Wednesday, February 1, 2012

About face

January has long been looked at as a time of renewal.  Since the days of Romulus the month itself has been named for the god Janus;
(from Wikipedia, that glorious melting pot of  fact and/or opinion...)
"As a god of motion he looks after passages, causes the startings of actions, presides on all beginnings and since movement and change are bivalent, he has a double nature, symbolised in his two headed image.  He has under his tutelage the stepping in and out of the door of homes."

Such was the case at Penguin Hall as well.  Boxes came and went, small piles emerged bearing the device "Save for Rummage Sale at the Lodge" and at the Hall the general perception was one of transition.  Mrs. Hall stood surveying the damage in her robot pajama pants, brooding as she sipped her favorite Nicaraguan coffee.  She longed to be done with it all, but temptation dogged her every step.

Disrupting and dislodging books from their cozy digs on the shelves was always a dangerous proposition, for it meant revealing lost treasures to daylight and Mrs. Hall's easily distracted mind.  For every shelf packed up, there were two piled next to Mrs. Hall's easy chair, with the well-intentioned promise to peruse them, just once more quickly, before consigning them to a box.  She picked up a large paperback, and even before that little voice in the back of her head could say, "No!  No, don't do it- put it down quick!" she had opened the first page and was lost.  A fog of reverie filled the family room and as she slid into her chair, time was sliding back to the 70s, when she worked for that great Chicago booksellers chain, Kroch's and Brentano's.  It was a time when the old green and white "L" trains rattled along the tracks over Wabash Avenue.  Mrs. Hall would watch a parade of literary luminaries pass through the doors of the flagship store at 29 S. Wabash and then make the rounds about town, including a pitstop on "The Cromie Circle"* and then (if they had time...) maybe, make a stop and sign books at Marshall Field's bookstore, on the third floor.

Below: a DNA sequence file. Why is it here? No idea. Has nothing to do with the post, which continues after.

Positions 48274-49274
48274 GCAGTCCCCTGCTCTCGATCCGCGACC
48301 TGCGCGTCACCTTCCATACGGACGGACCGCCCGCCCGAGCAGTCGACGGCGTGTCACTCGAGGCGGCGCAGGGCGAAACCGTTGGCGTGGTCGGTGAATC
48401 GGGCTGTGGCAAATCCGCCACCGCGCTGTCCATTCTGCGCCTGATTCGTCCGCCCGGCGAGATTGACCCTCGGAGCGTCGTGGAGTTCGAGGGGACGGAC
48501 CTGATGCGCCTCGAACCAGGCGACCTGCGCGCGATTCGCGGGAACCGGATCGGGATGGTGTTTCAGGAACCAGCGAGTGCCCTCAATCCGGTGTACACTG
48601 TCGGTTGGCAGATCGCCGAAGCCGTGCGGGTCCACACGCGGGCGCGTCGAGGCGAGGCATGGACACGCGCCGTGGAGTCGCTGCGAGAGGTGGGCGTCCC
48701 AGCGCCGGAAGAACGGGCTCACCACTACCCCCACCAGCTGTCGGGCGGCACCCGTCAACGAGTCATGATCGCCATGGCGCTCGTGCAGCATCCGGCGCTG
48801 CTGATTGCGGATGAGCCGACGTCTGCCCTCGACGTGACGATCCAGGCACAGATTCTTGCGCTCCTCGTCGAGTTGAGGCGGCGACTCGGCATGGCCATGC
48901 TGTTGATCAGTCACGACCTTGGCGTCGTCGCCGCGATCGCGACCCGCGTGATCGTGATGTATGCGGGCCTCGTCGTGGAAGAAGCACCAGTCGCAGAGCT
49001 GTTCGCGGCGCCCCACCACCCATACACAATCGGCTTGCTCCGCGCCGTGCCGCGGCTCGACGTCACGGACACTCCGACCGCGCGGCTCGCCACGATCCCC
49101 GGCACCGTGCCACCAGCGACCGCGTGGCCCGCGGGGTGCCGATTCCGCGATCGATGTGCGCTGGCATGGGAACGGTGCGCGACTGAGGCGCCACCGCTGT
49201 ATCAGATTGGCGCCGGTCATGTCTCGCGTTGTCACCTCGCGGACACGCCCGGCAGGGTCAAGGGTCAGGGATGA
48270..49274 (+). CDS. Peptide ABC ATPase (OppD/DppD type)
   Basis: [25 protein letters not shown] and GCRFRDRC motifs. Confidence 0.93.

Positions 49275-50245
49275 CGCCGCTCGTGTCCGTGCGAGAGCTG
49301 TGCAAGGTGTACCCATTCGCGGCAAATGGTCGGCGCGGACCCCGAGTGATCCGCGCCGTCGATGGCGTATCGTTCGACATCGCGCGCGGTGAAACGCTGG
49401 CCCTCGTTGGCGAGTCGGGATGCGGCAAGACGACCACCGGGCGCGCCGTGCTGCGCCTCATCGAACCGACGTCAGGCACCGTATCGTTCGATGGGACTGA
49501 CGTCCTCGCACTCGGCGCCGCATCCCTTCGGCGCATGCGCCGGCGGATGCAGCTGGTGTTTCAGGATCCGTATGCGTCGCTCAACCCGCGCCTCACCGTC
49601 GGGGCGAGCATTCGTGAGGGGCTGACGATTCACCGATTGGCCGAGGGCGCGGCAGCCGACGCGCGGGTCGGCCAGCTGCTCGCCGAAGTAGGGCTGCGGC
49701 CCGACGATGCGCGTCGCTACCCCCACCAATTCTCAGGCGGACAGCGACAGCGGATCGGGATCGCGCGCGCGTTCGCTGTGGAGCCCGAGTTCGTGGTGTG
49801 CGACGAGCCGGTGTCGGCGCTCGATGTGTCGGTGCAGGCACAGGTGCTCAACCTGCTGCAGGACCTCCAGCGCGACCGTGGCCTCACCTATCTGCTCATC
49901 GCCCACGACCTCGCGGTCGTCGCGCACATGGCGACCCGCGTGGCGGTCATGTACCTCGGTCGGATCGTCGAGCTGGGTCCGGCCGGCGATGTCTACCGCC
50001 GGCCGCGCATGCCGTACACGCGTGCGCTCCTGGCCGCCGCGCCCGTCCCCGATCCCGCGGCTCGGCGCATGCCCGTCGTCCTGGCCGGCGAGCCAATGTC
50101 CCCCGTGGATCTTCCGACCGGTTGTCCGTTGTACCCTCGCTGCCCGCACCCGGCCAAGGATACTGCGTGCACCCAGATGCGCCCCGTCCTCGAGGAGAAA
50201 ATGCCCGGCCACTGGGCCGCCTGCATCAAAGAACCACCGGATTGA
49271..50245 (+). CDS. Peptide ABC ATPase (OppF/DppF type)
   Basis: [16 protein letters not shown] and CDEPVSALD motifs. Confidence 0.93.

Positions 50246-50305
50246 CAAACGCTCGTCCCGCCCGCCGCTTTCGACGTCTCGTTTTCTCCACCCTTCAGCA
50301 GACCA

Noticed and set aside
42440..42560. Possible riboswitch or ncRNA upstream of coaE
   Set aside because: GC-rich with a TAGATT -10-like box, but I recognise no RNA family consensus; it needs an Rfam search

Within the family of employees of Kroch's, and there was a time when Mr. Kroch actually regarded them as family, there circulated a company newsletter, and as Mrs. Hall recalled, one of them described the trials of assembling so many of the authors together for such an autograph party.  She recalled how disgusted she was that she had to work that day and had to settle for a copy merely signed by seven of the twenty six contributors of "Done in a Day."
 Those were the days, she thought.  The days before discount leviathans bloodied the Magnificent Mile with the ruins of countless small personal bookstores, such as Stuart Brent and Kroch's.  K&B's held on bravely for a while; ads featuring Studs Terkel recommending the virtues of personal service over savings popped up in the press, ("Look honey, let's shop for books where Studs does!") but it was widely regarded as a death rattle, and the inevitable soon came to pass.  

Mrs. Hall sighed and closed the book with a smile.  Looking up, she realized the sky was darkening and several hours had passed.  It's a good thing we started this early, she admitted reluctantly.  As she picked up her cup and resigned herself to making plans for dinner, another cover caught her eye.  "Ooh, maybe I'll find something good to eat in here!"

*For a brief time, when Mrs. Hall worked at the store in the old Randhurst Shopping Mall in Mt. Prospect, she was friends with Rick Cromie, who happened to be the manager there.  His father was Bob Cromie, of "The Cromie Circle", and a wonderful eulogy to Bob and his devotion to the Chicago literary scene can be found here.

No comments:

Tell your friends!